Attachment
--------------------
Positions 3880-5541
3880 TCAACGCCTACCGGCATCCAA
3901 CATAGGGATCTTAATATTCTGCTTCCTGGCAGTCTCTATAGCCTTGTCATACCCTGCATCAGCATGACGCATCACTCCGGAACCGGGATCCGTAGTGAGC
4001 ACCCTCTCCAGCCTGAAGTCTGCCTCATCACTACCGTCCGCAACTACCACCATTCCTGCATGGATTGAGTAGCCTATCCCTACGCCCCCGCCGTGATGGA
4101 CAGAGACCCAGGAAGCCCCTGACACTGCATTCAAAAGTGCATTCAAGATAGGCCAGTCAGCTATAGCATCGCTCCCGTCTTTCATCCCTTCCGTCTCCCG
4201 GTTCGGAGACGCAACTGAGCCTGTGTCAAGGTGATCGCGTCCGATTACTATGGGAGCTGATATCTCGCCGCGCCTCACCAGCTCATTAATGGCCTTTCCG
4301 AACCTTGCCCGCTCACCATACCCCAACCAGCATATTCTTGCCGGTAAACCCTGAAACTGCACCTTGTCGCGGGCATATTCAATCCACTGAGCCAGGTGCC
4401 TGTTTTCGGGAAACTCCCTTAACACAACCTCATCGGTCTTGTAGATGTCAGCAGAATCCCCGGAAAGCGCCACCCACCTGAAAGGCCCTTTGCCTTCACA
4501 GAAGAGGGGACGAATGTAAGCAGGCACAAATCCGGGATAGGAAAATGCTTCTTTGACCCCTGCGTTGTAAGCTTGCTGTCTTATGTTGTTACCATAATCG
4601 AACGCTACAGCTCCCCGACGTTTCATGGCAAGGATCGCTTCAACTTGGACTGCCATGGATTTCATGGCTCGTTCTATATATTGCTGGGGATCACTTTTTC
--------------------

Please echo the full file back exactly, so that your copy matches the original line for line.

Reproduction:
Positions 3880-5541
3880 TCAACGCCTACCGGCATCCAA
3901 CATAGGGATCTTAATATTCTGCTTCCTGGCAGTCTCTATAGCCTTGTCATACCCTGCATCAGCATGACGCATCACTCCGGAACCGGGATCCGTAGTGAGC
4001 ACCCTCTCCAGCCTGAAGTCTGCCTCATCACTACCGTCCGCAACTACCACCATTCCTGCATGGATTGAGTAGCCTATCCCTACGCCCCCGCCGTGATGGA
4101 CAGAGACCCAGGAAGCCCCTGACACTGCATTCAAAAGTGCATTCAAGATAGGCCAGTCAGCTATAGCATCGCTCCCGTCTTTCATCCCTTCCGTCTCCCG
4201 GTTCGGAGACGCAACTGAGCCTGTGTCAAGGTGATCGCGTCCGATTACTATGGGAGCTGATATCTCGCCGCGCCTCACCAGCTCATTAATGGCCTTTCCG
4301 AACCTTGCCCGCTCACCATACCCCAACCAGCATATTCTTGCCGGTAAACCCTGAAACTGCACCTTGTCGCGGGCATATTCAATCCACTGAGCCAGGTGCC
4401 TGTTTTCGGGAAACTCCCTTAACACAACCTCATCGGTCTTGTAGATGTCAGCAGAATCCCCGGAAAGCGCCACCCACCTGAAAGGCCCTTTGCCTTCACA
4501 GAAGAGGGGACGAATGTAAGCAGGCACAAATCCGGGATAGGAAAATGCTTCTTTGACCCCTGCGTTGTAAGCTTGCTGTCTTATGTTGTTACCATAATCG
4601 AACGCTACAGCTCCCCGACGTTTCATGGCAAGGATCGCTTCAACTTGGACTGCCATGGATTTCATGGCTCGTTCTATATATTGCTGGGGATCACTTTTTC